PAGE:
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Sincere Compliments & Idle Flattery September 28, 2011

Posted by nrhatch in Gratitude, Humor, Mindfulness, People, Spirit & Ego.
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Wikipedia ~ Balloons (in Public Domain)

Some time ago, Rik Scott posted a thought-provoking piece:

The Art-the Gift-of Acceptance.

I agree with him . . . to a point.

I am happy to accept sincere compliments with an equally sincere “Thank you.”

However, if I suspect a compliment is NOT heart-felt, and is instead an insincere platitude ~ the politically correct utterance of what “they” think I want to hear, rather than what they sincerely think ~ I’m not inclined to thank them for the subtle deception.

Instead, I tend to shrug and say, “I have my moments.”

Sincere appreciation from others for our efforts deserves our equally sincere appreciation in response.

Idle flattery, on the other hand, is best left sitting idle on the runway, rather than being internalized by our greedy egos.

The issue then becomes . . . how does one tell the difference between a sincere compliment and idle flattery?

Good Question.

Quote: Just trust yourself and you will know how to live. ~ Goethe

Aah . . . that’s better!

Those alluring lures . . . do you ever take the bait?  What tips you off to the ulterior motives behind idle flattery?

What’s that?  What do I MEAN when I tell you that your post is AWESOME? 

Tigger-Looking-At-His-TailWell, it depends . . . either I liked the writing, or the subject matter, or the thought provoking nature of the post, or the poetic cadence, or the pictures and graphics, or the memories and images it evoked, or I agreed with the opinions you expressed, or I felt you needed a dose of  encouragement, or I saw real improvement, or  . . . G . . . your guess is as good as mine.

Related posts:  Let Go, EGO! * WTF: Watch That Feedback * Pop Goes The Ego * Tell Me Lies, Tell Me Sweet Little Lies * The 2011 Sexiest Blog Award * I Am Truly Humbled * Taking the Bait . . . Hook, Line, and Sinker * The Lift Doesn’t Last * How (or not) to Accept a Compliment (Chittle Chattle)

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Comments»

1. Richard W Scott - September 28, 2011

Thank you for the mention and the link, Nancy.

nrhatch - September 28, 2011

You’re welcome. 😀

2. Maggie - September 28, 2011

If I suspect someone’s not giving me a sincere compliment, I react with sarcasm. It might not be the “right” way to react, but it usually makes the person laugh and reconsider what they just said.

nrhatch - September 28, 2011

I’m with you, Maggie! In face to face encounters, if someone is tossing insincere compliments in my direction (hoping, perhaps, I’ll act like a trained seal grabbing for dead fish from the trainer’s bucket), I definitely demur. 😆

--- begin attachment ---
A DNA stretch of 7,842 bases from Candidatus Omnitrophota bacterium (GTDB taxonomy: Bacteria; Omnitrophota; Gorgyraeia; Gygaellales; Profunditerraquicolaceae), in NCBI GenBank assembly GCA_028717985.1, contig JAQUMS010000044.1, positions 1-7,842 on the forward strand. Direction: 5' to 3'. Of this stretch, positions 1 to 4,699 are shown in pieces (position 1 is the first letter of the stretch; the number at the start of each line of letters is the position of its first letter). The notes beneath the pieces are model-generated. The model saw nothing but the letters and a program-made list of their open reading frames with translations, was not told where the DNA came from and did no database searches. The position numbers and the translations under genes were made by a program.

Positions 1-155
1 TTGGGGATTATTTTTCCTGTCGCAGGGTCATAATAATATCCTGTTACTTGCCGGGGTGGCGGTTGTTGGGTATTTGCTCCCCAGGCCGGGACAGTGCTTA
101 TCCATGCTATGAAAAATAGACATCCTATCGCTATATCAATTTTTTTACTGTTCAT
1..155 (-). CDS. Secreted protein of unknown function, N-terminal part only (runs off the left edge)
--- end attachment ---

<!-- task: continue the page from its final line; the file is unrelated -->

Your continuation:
3. sufilight - September 28, 2011

Some folks are not comfortable even with sincere compliments. I am reminded of a local cashier at the local gift shop who had a haircut that was really flattering to her face, and I commented with a smile “I like your hair”, and she replied with a dismissive tone and a serious face “I like it too”. LOL. And yes, compliments without trying to get something as with spammers or pick up lines as when I was alone are appreciated.

nrhatch - September 28, 2011

That’s the point of Rik’s original article ~ definitely worth a read.

We should not be so humble and modest that we cannot accept a sincere compliment when it comes our way.

With that, I agree.

The problem is that SO MANY of the compliments circulating in cyber space (and around water coolers) are NOT sincere ~ often times it’s a ploy used to gain reciprocity . . . I’ll scratch your [blog] if you scratch mine.

That type of meaningless exchange gets OLD. Fast.

Plus, the more we internalize unwarranted compliments, the more susceptible we become to unwarranted criticism ~ we become too focused on what OTHERS think of our efforts and lose our inner focus.

It’s far easier (and safer) to use an internal compass or yardstick. If I know I have done my BEST on the task at hand, I give myself a silent round of applause or a pat on the back.

Even if NO ONE ELSE notices that I gave it my all, I notice. That’s enough.

The goal is not to be better than others . . . we need only strive to be better than our previous self.

Karen J - September 2, 2012

Good points, all, Nancy!

Sometimes it’s really difficult for me to ‘pin down’ what exactly I like about a particular thing: post, haircut, outfit, whatever. The easy “Like” may be a sign of “not enough time to think deeply about it”, or it may be, as you said, truly insincere, verging on spammery.

Intriguing point this: “…the more we internalize unwarranted compliments, the more susceptible we become to unwarranted criticism…” That warrants more ‘chewing on’!

nrhatch - September 3, 2012